When it came time to repaint the Tulip stack in downtown Mount Vernon, it was clear what the new design should include.
“It had to have tulips on it,” said Cindy Verge, executive director of the Skagit Valley Tulip Festival. “It was a piece here, a piece here, a piece here and people just came together to get a tulip on it.”
Months of planning, donations and volunteers culminated this past weekend when the 90-foot iconic landmark was painted with a new tulip design.
The paint job caps several months of questioning whether the stack would even remain standing, let alone be aesthetically restored. After pieces of the old Carnation condensery smokestack began crumbling in December, falling into the parking lot of the office building and damaging at least one vehicle, city officials questioned the tower’s structural soundness. Engineering analysis suggested the tower be demolished or cropped. The owners of the tower, the Potin Revocable Trust of Blaine, chose the latter, knocking about 30 feet off the tower in April.
In doing so, the two red tulips adorning the stack were also topped, causing a flaking, deteriorating and bloomless eyesore.
But the trust agreed to let the city and locals help brainstorm ideas to rejuvenate the tower’s appearance, and a tulip motif was chosen to once again grace the landmark.
The two red tulips previously painted on the stack dated to 1987, when the design by Esther McLatchy was chosen by a panel of local judges. The design earned the landmark the moniker of “Tulip Tower” and landed it a place on the logo for the City of Mount Vernon.
In keeping with the history, McLatchy submitted another tulip design after the recent structural work was completed. The Skagit Valley Tulip Festival Board of Directors officially approved the proposal, and Verge helped McLatchy with design and color selection that includes five tulips in various stages of bloom and in red and purple hues, climbing and wrapping around the crown of the tower.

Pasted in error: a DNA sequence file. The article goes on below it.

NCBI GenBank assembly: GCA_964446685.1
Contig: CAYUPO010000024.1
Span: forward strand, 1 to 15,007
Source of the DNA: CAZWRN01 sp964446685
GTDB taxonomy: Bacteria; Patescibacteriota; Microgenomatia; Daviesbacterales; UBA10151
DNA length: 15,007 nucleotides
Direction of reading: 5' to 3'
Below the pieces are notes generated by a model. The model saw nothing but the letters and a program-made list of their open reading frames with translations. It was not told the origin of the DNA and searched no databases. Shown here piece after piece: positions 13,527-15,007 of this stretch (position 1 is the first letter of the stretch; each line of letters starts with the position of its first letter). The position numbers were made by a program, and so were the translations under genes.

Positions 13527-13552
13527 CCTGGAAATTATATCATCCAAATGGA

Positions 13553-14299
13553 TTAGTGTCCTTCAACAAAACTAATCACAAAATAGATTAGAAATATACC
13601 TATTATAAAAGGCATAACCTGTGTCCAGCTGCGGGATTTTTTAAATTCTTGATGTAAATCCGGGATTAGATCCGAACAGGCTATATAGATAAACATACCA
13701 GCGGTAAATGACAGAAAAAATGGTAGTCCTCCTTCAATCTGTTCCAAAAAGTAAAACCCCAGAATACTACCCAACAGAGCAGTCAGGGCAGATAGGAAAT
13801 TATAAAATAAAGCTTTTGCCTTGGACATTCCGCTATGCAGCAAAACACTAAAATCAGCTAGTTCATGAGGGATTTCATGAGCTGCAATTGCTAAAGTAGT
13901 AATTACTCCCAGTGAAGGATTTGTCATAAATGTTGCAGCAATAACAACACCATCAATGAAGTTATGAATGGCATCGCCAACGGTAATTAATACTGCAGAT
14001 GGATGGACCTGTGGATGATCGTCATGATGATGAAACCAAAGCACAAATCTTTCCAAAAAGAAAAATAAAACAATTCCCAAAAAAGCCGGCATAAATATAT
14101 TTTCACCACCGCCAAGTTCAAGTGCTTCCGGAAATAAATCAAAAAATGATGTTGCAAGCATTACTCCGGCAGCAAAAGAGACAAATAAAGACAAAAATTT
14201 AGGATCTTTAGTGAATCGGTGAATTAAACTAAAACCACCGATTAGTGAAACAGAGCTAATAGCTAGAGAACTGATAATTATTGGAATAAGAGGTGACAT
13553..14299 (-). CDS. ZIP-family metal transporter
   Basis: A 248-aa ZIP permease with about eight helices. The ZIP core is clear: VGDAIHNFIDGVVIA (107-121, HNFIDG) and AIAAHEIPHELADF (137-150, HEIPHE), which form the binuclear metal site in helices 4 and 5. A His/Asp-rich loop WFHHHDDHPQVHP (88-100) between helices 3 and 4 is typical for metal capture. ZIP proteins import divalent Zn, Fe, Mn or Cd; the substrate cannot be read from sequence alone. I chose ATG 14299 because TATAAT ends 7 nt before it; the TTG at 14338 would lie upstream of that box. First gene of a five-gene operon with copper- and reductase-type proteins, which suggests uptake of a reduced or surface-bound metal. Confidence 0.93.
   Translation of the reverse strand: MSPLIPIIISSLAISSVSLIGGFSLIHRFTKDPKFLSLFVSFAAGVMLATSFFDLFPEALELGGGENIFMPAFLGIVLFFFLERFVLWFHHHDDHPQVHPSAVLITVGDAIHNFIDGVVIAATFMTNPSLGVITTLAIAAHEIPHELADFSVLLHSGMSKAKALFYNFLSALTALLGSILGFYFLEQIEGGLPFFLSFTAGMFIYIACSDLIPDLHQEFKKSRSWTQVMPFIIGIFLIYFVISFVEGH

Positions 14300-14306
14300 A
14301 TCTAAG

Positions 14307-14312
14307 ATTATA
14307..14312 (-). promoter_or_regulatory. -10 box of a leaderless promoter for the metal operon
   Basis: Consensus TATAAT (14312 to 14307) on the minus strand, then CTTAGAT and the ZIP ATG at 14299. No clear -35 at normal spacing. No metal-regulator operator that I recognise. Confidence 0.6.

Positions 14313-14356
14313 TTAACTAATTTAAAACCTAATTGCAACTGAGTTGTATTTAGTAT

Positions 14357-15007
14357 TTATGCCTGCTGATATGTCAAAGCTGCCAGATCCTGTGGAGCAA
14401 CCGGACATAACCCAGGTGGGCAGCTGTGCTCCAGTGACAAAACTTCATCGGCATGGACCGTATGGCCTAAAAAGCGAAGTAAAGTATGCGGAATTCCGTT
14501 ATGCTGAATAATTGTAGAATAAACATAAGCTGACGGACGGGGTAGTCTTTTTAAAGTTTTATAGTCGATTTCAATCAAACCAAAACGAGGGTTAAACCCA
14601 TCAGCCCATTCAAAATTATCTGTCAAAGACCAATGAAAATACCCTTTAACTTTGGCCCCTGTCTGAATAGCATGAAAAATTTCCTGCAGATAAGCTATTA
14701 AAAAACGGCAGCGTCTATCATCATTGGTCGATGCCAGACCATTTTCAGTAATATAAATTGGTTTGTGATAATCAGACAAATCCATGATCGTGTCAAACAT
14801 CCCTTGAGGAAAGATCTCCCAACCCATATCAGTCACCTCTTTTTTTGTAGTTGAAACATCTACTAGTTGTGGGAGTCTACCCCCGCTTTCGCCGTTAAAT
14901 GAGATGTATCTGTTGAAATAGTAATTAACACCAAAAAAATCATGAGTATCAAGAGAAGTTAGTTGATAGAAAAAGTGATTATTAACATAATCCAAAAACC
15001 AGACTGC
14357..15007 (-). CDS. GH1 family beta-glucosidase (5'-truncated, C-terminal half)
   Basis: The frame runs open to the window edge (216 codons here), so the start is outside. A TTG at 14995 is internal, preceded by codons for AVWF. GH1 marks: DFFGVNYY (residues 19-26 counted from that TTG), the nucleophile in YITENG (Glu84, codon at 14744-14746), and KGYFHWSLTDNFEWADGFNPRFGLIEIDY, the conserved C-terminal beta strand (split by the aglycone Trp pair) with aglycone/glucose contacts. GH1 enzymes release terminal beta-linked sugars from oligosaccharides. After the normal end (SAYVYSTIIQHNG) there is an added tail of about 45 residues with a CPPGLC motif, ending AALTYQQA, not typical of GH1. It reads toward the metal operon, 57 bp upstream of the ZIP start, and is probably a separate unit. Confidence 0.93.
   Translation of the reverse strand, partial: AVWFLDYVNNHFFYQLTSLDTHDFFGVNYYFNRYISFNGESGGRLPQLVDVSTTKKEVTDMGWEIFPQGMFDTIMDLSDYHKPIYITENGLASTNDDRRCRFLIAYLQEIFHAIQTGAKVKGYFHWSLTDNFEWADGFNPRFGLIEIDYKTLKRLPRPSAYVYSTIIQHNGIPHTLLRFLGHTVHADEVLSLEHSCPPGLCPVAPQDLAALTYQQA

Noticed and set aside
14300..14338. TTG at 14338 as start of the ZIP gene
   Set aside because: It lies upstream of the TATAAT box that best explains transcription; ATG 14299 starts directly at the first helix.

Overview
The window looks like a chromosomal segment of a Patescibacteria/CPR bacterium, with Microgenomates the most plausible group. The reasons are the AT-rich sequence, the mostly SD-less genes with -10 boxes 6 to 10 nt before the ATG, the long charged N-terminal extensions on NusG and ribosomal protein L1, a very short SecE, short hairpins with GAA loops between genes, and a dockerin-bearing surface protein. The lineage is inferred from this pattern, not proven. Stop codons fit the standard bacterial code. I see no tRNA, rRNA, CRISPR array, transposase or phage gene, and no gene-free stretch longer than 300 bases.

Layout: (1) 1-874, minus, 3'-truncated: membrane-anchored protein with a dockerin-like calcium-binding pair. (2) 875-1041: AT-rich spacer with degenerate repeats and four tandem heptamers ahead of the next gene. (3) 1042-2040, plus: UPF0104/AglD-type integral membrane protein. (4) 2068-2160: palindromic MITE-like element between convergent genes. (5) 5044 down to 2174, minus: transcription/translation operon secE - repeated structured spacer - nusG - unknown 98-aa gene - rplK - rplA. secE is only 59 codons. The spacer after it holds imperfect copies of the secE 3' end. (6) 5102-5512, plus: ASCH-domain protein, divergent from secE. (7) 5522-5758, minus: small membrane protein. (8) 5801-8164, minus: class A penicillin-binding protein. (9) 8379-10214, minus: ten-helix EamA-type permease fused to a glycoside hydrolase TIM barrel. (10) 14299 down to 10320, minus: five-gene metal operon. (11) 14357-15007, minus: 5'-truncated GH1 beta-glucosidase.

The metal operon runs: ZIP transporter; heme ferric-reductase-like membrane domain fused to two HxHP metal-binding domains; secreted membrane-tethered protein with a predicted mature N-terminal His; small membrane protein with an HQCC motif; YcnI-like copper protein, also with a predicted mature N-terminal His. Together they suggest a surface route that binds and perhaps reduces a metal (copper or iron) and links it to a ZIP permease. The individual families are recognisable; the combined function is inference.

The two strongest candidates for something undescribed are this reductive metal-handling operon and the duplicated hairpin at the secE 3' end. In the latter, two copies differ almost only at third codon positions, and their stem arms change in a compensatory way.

Jose Cardona, owner of Cardona & Sons Painting, volunteered much of the weekend applying the design. He began Friday with the sky-blue base, but had to cut his time short due to rain. That meant long hours Saturday and Sunday, trying to stay ahead of the anticipated rain early this week, he said. He was trying to get as much done as possible on the highest part of the tower before having to return the boom truck provided by Birch Equipment.
Early Sunday morning, Cardona was preparing his five-gallon buckets of bright red and purple paints, donated by Dale Ragan of Karl’s Paints. Cardona had already completed three of the five tulips on the stack, but was preparing to correct the angle of some of the bulbs. Working from a scale drawing by McLatchy, Cardona said it’s challenging to transpose the design onto the three-dimensional, 90-foot tower.
“The drawing is the hardest part,” said the painting contractor, as he craned his neck to gaze up at the tower.
McLatchy was out of town as the painting is took place this weekend. But she said that tulips always seemed the natural choice for the tower, reflecting the city’s best-known commodity.
“People say ‘Oh yeah, that’s Mount Vernon, that’s tulip country,’ ” she said.
* Margaret Friedenauer can be reached at 360-416-2146 or email@example.com.